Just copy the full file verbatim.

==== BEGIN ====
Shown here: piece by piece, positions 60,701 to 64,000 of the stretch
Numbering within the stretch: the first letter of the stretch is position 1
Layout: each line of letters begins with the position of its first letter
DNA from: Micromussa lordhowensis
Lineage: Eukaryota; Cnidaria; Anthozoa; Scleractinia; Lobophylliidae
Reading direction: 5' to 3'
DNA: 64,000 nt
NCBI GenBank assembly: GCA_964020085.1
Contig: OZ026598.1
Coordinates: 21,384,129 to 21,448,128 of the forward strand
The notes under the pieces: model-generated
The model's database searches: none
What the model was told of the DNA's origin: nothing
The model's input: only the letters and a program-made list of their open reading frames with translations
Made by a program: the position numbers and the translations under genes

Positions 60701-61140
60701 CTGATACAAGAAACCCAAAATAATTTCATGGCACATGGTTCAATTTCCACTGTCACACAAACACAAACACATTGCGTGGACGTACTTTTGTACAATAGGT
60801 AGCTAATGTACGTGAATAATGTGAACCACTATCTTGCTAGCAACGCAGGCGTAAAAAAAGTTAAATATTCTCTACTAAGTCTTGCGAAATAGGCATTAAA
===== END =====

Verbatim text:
Shown here: piece by piece, positions 60,701 to 64,000 of the stretch
Numbering within the stretch: the first letter of the stretch is position 1
Layout: each line of letters begins with the position of its first letter
DNA from: Micromussa lordhowensis
Lineage: Eukaryota; Cnidaria; Anthozoa; Scleractinia; Lobophylliidae
Reading direction: 5' to 3'
DNA: 64,000 nt
NCBI GenBank assembly: GCA_964020085.1
Contig: OZ026598.1
Coordinates: 21,384,129 to 21,448,128 of the forward strand
The notes under the pieces: model-generated
The model's database searches: none
What the model was told of the DNA's origin: nothing
The model's input: only the letters and a program-made list of their open reading frames with translations
Made by a program: the position numbers and the translations under genes

Positions 60701-61140
60701 CTGATACAAGAAACCCAAAATAATTTCATGGCACATGGTTCAATTTCCACTGTCACACAAACACAAACACATTGCGTGGACGTACTTTTGTACAATAGGT
60801 AGCTAATGTACGTGAATAATGTGAACCACTATCTTGCTAGCAACGCAGGCGTAAAAAAAGTTAAATATTCTCTACTAAGTCTTGCGAAATAGGCATTAAA